Drug class not effective for Alzheimer's

Oct 12, 2006

A study funded by the National Institute of Mental Health in Bethesda, Md., says antipsychotic drugs used to treat Alzheimer's patients are mostly ineffective.

The study, published in the New England Journal of Medicine, concluded that the drugs benefit very few patients with the degenerative illness, and the helpful effects are canceled out by frequent side effects, The Washington Post reported Thursday.

The researchers studied 421 Alzheimer's patients who suffered from disabling agitation, delusions or hallucinations. The patients were randomly assigned a placebo or one of three antipsychotic drugs -- Zyprexa from Eli Lilly; Seroquel from AstraZeneca; and Risperdal from Janssen Pharmaceutical, The New York Times reported.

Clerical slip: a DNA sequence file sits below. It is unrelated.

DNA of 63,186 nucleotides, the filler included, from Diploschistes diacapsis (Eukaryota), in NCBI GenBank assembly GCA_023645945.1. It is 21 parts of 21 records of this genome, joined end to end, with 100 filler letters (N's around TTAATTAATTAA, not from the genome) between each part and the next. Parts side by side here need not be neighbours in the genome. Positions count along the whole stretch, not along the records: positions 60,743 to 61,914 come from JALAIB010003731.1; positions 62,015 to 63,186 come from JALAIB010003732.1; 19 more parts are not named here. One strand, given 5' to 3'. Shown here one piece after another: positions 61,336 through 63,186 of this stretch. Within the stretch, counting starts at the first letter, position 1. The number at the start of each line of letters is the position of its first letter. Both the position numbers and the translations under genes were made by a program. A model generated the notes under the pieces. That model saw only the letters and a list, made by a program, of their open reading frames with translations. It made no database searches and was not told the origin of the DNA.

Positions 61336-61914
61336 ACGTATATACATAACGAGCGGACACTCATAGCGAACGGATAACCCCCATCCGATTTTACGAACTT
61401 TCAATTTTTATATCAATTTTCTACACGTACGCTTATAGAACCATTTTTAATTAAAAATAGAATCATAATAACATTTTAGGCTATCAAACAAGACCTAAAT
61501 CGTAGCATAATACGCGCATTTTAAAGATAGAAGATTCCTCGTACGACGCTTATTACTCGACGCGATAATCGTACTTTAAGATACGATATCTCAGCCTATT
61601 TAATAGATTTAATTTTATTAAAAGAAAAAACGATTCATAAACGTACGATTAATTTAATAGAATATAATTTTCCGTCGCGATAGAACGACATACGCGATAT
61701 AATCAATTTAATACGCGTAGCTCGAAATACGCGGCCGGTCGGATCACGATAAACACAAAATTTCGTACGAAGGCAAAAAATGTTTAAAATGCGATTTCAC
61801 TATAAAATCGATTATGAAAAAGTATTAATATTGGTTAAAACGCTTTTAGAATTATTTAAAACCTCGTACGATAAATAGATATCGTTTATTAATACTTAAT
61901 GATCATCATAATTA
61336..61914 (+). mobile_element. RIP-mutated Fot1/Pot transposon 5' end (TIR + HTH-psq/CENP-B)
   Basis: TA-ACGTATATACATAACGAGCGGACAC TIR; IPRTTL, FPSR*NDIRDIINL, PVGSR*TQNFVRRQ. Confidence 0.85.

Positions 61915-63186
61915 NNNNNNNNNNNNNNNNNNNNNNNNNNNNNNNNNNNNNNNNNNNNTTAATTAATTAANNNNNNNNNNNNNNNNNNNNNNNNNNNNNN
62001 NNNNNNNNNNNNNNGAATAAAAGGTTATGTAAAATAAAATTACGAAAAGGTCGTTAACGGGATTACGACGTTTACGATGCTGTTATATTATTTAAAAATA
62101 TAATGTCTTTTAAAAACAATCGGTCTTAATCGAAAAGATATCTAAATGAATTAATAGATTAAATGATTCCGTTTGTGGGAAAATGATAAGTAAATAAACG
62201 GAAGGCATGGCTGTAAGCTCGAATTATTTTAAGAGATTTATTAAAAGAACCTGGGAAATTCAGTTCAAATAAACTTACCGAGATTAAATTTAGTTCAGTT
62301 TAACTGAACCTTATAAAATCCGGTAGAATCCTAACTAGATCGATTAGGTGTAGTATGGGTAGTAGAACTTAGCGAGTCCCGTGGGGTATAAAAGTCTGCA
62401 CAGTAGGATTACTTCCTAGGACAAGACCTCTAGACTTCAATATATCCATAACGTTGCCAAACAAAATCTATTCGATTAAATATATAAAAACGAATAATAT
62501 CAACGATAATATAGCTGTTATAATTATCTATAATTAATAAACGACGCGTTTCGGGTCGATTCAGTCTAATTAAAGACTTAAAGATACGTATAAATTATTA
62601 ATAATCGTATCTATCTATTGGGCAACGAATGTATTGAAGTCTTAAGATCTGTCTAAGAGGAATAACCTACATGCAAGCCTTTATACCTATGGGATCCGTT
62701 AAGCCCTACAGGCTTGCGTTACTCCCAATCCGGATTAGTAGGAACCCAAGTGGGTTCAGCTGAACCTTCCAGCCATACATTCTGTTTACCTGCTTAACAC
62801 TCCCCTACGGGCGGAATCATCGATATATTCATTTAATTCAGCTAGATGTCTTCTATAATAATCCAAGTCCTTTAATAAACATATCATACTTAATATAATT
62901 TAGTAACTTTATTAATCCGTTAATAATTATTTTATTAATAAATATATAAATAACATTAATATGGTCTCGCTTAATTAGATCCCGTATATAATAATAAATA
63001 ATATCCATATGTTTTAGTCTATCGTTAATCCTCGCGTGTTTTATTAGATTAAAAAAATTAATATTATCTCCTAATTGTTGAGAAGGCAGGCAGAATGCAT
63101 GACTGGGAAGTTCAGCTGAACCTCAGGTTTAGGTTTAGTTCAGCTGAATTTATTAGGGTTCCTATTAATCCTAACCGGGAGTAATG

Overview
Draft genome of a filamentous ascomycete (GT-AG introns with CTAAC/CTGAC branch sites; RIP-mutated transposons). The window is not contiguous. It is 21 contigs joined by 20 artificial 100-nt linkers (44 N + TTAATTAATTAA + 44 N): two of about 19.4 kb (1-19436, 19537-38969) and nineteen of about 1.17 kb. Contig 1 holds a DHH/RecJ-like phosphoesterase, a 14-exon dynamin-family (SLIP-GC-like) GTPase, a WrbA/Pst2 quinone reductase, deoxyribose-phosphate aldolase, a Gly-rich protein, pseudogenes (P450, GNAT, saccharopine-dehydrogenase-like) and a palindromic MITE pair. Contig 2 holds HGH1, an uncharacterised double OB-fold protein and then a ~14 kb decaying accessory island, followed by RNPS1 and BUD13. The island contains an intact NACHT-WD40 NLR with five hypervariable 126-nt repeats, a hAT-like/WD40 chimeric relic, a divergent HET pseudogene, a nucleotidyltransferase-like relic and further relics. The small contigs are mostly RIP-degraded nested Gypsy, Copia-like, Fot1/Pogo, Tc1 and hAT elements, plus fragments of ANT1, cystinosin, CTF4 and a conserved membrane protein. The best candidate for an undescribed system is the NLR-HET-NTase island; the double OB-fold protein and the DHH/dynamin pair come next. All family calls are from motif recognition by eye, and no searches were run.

Lead study author Lon Schneider, a professor of psychiatry, neurology and gerontology at the University of Southern California School of Medicine, said "there were no significant differences between the groups with regard to improvement" after 12 weeks of treatment, the Times said.

Spokesmen for the three pharmaceutical manufacturers said the drugs were not approved by the Food and Drug Administration for Alzheimer's use and the companies did not recommend them for that function.

Copyright 2006 by United Press International

Explore further: Benzodiazepine sedatives linked to higher rates of mortality compared to propofol

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